I once said dealerships should list a large portion of their P&A and unit inventory on their websites. Even if they don't want to compete on a national level, I said, they should at least give local customers an easier, faster way to shop (like during their lunch break at work). Then I found out how much labor this requires.
For example, an assistant manager at a Top 100 dealership tells me that he turns away more than half of his online P&A shoppers. His e-store is hosted by one of the powersports-specific website providers, which receive and translate data from suppliers. So he has whole catalogs on the site, but he can stock only so much. He says that the turnaround for special orders is about 12 days, and customers are rarely willing to wait.
The manager says he'll likely remove the electronic catalogs after he extracts from them certain high-volume items he stocks. His dealership software, of course, knows what's available, but it can't tell the website. An exciting piece of news from this year's Dealer Expo was that website provider 50 Below and ADP Lightspeed are working on a two-way integration in which stocking and pricing information can be uploaded to websites.
This partnership is exclusive, but I'd be surprised if it remains so. Too many dealers have sites built by others. Integrations in general are a theme of this month's special report on e-commerce and technology ("Web Providers Comparison Guide — Now Online"). Two companies that have excelled at it are V-SEPT and Ready2Ride, providers of customer relationship management software and aftermarket e-catalogs, respectively. Both are profiled.
Marketing is the main purpose of most dealership websites. A Texas dealer tells me that 92 percent of incoming phone calls come from customers using the number listed on his website. Only 3 percent use the phonebook's. Turn to "Build a Better Site (and Sell a T-Shirt to a Norwegian)" for a profile of another store that's an online expert: Beartooth Harley-Davidson.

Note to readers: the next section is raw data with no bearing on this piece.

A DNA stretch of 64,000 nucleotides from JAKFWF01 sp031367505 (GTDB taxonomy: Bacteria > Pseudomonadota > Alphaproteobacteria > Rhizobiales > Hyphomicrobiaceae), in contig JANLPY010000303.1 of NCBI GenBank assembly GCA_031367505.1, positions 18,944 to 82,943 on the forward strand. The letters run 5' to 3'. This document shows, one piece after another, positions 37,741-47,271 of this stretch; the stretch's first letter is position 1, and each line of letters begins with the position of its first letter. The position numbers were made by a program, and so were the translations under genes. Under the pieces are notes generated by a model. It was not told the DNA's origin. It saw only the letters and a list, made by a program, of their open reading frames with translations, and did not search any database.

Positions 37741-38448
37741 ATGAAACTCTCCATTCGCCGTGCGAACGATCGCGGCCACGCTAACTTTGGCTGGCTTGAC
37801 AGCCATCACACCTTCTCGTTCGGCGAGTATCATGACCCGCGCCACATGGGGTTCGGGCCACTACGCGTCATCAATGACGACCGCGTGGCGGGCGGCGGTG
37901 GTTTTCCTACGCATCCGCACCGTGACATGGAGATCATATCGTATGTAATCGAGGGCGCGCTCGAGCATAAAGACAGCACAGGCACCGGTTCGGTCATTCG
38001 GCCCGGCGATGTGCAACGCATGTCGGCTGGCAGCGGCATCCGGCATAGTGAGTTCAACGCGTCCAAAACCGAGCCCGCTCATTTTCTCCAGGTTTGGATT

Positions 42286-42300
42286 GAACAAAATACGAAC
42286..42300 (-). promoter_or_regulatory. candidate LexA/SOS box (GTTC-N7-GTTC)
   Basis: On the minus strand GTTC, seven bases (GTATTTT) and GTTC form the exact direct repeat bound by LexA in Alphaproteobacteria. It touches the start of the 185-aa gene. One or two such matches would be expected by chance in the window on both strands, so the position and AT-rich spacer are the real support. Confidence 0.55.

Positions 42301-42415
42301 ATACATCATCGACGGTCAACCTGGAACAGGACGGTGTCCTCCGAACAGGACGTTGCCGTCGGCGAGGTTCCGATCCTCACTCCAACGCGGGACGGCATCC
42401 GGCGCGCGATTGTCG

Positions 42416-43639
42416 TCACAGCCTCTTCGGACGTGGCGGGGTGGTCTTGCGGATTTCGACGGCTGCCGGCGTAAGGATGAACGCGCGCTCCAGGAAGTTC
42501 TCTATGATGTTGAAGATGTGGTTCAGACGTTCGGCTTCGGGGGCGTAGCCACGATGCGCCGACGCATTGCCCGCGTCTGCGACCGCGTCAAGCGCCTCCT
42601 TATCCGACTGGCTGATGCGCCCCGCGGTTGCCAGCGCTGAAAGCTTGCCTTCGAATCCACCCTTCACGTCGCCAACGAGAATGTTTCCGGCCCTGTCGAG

Lately I've spoken with a few dealers on the cusp of diving into e-commerce: hiring the employees, dedicating the warehouse space, buying the hardware. One even admits that his website provider may not be able to keep up.
I wonder how many of these dealers will actually pull the trigger. Those who don't may want to consider drop-shipping. A former mail-order operator tells me that most of her inventory was virtual: She had Tucker Rocky drop-ship products for a handling fee of about $3 per item, a fee that approximated the costs of shipping materials and labor anyway. WPS offers a similar service, but I'm guessing that like most suppliers, neither it nor Tucker sees high-volume drop-shipping as a good idea. Parts Unlimited won't even consider it.
My point is, the industry needs to get creative, perhaps looking toward the car world (please excuse the oxymoron). As our "Selling Online" columnist Todd Shafer likes to point out, Tire Rack had the idea of signing up preferred installers for its website long before MotorcycleSuperStore.com debuted its program. (See our "InBox" section for a less favorable viewpoint.)
People often debate the extent to which dealers should operate as their auto counterparts. Technologically speaking, though, few people would argue that we shouldn't catch up. The Motorcycle Industry Council's PSP project (www.psp.mic.org) is just one such attempt. The industry's suppliers also need to start making product information more readily available. Two years ago, a major OEM told me that it still shared data by burning DVDs. Because the process was laborious, it offered the discs only to certain website providers. I hope its process has changed — or is at least on its way out!
Arlo Redwine Senior Editor firstname.lastname@example.org